AB - To assess the clinical and electrophysiologic determinants, treatment and survival of patients with sustained malignant ventricular tachyarrhythmias late after myocardial infarction, a total of 108 patients (mean age 61 ± 10 years) were studied. Thirty-two patients (Group I) had sustained ventricular tachyarrhythmias 8 to 60 days (mean 13 ± 9) after acute myocardial infarction. The remaining 76 patients (Group II), who served as a control group, had no sustained ventricular tachyarrhythmias ≤60 days after infarction. The most significant independent determinants of sustained ventricular tachyarrhythmias late after infarction were the presence of late potentials (chi square = 16.07, p = 0.0001), defined as an abnormal signal-averaged QRS complex in association with an abnormal root-mean-square voltage in the terminal 40 ms of the QRS complex, and an abnormal ejection fraction of <40% (chi square = 10.09, p = 0.001). Sustained ventricular tachycardia was induced in 27 (96%) of 28 Group I patients. Among the 32 patients in Group I, antitachy-cardia therapy included antiarrhythmic drug therapy as the sole preventive measure in 14 (44%); map-guided surgery or coronary artery bypass surgery, or both, in 14 (44%) and the automatic cardioverter-defibrillator in 4 (12%). The arrhythmias were rendered noninducible in 83% of patients after map-guided surgery and in 41% after drug therapy. During a follow-up period of 20 ± 14 months, five Group I patients (15%) had an arrhythmic event and four (9.3%) had a cardiac-related death. All five patients who had an arrhythmic event were receiving antiarrhythmic drug therapy. None of the patients who had successful map-guided surgery had an arrhythmic event. The long-term 2-year arrhythmia-free survival (0.83 versus 0.92) and total survival (0.87 versus 0.92) were not significantly different between Group I and Group II. Conclusions: 1) Sustained ventricular tachycardia/ventricular fibrillation late (8 to 60 days) after myocardial infarction is usually due to the presence of a well formed substrate rather than the occurrence of acute myocardial ischemia. 2) A marked improvement in survival not significantly different from that of a control group of patients with no sustained ventricular tachyarrhythmias and better left ventricular function was observed with an aggressive approach consisting of electrophysiological!) guided therapy inclusive of map-guided surgery, coronary revascularization, drug therapy and the automatic implantable cardioverter-defibrillator. 3) Patients with more than two episodes of drug-resistant sustained ventricular tachyarrhythmias do better with early surgery than with antiarrhythmic therapy.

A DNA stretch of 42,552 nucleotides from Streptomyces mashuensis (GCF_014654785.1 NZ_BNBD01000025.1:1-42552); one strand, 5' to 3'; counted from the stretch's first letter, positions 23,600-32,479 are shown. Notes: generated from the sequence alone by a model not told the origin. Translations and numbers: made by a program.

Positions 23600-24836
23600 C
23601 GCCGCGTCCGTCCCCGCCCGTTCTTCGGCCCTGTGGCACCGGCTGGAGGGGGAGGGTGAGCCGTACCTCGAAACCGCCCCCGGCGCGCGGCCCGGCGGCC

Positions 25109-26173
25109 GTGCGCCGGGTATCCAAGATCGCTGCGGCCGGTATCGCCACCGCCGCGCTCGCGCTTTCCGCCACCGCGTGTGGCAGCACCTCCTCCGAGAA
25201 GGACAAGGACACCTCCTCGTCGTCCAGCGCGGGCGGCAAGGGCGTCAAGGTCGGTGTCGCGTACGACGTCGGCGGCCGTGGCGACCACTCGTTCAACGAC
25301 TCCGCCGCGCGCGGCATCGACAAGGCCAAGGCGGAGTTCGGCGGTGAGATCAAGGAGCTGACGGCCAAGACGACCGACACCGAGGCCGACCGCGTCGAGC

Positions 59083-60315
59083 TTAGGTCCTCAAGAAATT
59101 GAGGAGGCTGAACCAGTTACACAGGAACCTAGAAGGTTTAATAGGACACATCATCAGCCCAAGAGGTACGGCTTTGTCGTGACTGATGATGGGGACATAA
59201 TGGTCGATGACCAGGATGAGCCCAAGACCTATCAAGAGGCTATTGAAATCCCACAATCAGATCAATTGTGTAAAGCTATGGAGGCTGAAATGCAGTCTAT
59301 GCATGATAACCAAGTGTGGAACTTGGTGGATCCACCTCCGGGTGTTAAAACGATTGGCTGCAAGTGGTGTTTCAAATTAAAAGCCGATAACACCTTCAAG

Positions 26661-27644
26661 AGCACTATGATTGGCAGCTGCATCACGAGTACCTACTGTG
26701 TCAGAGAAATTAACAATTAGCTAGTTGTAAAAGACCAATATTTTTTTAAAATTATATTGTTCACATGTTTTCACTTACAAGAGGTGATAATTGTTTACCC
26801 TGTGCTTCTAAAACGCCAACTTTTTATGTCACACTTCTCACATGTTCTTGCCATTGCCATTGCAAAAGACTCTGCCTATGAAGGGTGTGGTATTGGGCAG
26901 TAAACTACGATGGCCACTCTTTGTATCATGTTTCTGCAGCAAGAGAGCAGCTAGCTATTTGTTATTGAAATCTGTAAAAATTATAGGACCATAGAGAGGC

UR - http://www.scopus.com/inward/record.url?scp=0025733164&partnerID=8YFLogxK

UR - http://www.scopus.com/inward/citedby.url?scp=0025733164&partnerID=8YFLogxK

U2 - 10.1016/S0735-1097(10)80093-2

DO - 10.1016/S0735-1097(10)80093-2

M3 - Article

C2 - 1991887

AN - SCOPUS:0025733164

VL - 17

SP - 320

EP - 326

JO - Journal of the American College of Cardiology

JF - Journal of the American College of Cardiology

SN - 0735-1097

IS - 2

ER -